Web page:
As water continues to rush down Idaho rivers following an abnormal winter, the U.S. Army Corps of Engineers is sending a three-person crew to help Blaine County through record flooding.
The county’s excessive flooding led Lt. Gov. Brad Little to declare a state of emergency on Monday for Blaine County.
The Corps’ experts in hydraulic and civil engineering will assist county emergency management staff by assessing flood risks to public infrastructure and facilities after record flooding along the Big Wood River.
A small portion of Blaine County, along the Warm Springs drainage area, was issued a mandatory evacuation order on Monday.
Sign Up and Save
Get six months of free digital access to The Idaho Statesman
The Corps will provide technical input to the county’s contingency planning and recommend protective measures.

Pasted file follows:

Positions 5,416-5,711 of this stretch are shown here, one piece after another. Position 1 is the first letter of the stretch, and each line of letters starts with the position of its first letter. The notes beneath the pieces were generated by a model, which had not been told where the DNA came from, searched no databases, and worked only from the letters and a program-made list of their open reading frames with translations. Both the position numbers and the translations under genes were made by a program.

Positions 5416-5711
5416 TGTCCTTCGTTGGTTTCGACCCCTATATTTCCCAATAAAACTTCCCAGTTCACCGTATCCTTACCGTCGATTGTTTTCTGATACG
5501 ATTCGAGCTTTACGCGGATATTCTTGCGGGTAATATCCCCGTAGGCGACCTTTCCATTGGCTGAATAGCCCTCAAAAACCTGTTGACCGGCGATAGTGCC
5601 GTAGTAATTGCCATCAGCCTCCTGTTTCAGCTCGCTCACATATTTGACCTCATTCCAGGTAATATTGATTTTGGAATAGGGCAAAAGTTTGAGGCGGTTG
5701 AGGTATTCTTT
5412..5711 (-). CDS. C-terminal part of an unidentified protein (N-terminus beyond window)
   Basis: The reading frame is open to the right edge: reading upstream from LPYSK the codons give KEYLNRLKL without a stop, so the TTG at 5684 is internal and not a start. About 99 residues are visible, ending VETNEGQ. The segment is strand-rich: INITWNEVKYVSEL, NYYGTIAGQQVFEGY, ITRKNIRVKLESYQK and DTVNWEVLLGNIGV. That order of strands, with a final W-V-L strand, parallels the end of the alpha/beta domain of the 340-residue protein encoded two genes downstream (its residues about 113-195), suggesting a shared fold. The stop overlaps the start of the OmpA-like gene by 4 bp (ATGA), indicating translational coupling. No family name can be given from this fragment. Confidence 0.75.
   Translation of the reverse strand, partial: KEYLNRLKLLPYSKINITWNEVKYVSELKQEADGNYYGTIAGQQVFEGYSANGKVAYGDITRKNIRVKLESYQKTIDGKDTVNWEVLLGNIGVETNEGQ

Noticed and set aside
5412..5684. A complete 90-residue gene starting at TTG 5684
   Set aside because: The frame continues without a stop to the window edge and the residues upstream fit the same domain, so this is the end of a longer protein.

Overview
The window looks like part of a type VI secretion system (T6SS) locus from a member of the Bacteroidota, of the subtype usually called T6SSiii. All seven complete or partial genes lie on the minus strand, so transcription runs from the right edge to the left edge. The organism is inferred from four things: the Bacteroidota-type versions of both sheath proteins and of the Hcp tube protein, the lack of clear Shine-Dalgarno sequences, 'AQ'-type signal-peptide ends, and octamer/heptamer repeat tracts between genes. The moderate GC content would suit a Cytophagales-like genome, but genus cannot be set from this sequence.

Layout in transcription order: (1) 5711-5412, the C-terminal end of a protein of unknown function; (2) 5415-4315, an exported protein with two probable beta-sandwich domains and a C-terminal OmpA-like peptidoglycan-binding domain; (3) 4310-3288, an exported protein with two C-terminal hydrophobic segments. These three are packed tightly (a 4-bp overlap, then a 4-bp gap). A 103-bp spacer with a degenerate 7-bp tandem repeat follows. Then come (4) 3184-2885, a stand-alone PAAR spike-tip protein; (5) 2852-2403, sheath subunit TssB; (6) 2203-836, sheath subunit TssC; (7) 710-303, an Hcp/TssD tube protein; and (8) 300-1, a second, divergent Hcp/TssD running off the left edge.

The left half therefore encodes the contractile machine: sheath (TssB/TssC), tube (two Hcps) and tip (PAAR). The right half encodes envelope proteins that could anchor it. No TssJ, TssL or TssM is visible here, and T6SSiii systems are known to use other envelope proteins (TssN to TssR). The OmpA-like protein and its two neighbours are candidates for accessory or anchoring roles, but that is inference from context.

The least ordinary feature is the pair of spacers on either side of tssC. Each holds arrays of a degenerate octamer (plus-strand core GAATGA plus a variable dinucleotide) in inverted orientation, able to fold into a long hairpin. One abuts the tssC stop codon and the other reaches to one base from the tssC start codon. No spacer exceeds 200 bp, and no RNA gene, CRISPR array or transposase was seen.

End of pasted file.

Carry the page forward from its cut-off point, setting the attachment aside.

Also on Tuesday, the Corps announced its efforts to provide the Idaho Office of Emergency Management with both regular and super sandbags.
They are providing 100,000 30-pound sandbags and 1,000 so-called “super sacks,” according to the Corps. A “super sack” holds 1.4 cubic yards of sand, weighs about 5,000 pounds, and must be moved by heavy equipment.
As of Tuesday, 29 of Idaho’s 44 counties now have either a county or state emergency declaration.
Rising temperatures are expected to melt the excessive mountain snowpack in coming weeks, causing flooding across Blaine, Elmore, Ada and Canyon counties.
In Ada County, as of 6 p.m. Tuesday, the water flow on the Boise River at Glenwood Bridge was at nearly 9,000 cubic feet per second, with a depth of 11.32 feet.
Nearly the entire Boise River Greenbelt remains closed in Boise, Garden City and Eagle.
Residents of Blaine County may find more information on the county’s website. Ada County Emergency Management also continues to update its website with the latest flooding information.